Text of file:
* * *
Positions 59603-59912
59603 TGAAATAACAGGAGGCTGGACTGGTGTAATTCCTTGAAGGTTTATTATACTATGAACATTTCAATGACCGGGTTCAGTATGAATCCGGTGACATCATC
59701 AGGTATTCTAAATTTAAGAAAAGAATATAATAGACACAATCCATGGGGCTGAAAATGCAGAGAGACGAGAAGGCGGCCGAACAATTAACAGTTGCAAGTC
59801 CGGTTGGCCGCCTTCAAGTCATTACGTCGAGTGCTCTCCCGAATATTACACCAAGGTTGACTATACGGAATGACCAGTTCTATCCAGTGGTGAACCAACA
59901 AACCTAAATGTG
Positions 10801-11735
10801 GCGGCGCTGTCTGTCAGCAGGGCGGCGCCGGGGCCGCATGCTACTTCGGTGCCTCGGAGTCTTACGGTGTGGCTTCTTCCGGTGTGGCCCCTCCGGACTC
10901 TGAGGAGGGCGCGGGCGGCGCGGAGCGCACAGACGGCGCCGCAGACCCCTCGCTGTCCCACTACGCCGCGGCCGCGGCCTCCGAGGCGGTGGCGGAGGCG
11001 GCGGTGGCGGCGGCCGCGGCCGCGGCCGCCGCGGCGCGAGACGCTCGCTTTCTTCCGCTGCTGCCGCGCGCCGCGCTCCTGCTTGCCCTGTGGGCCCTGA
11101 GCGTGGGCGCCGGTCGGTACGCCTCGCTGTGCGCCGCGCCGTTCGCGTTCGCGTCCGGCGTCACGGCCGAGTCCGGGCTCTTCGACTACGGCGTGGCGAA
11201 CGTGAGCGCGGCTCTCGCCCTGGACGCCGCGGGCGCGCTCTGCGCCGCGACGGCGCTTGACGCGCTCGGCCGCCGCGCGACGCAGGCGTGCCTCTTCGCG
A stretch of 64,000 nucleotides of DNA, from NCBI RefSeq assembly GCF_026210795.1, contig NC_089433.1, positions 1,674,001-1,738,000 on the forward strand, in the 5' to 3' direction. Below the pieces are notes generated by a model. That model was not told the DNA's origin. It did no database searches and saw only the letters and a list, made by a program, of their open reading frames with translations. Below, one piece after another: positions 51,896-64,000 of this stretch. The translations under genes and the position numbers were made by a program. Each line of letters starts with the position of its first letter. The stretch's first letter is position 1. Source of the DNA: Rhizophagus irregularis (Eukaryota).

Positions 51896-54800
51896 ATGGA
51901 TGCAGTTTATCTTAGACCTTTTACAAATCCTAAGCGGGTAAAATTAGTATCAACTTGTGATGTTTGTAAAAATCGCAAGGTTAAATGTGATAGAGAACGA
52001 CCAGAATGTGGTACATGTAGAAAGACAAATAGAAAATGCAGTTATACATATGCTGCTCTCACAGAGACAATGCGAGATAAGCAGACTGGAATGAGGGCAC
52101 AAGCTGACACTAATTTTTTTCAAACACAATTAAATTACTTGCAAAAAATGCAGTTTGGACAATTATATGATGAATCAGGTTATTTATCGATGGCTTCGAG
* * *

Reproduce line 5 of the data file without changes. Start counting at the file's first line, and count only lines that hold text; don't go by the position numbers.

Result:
59901 AACCTAAATGTG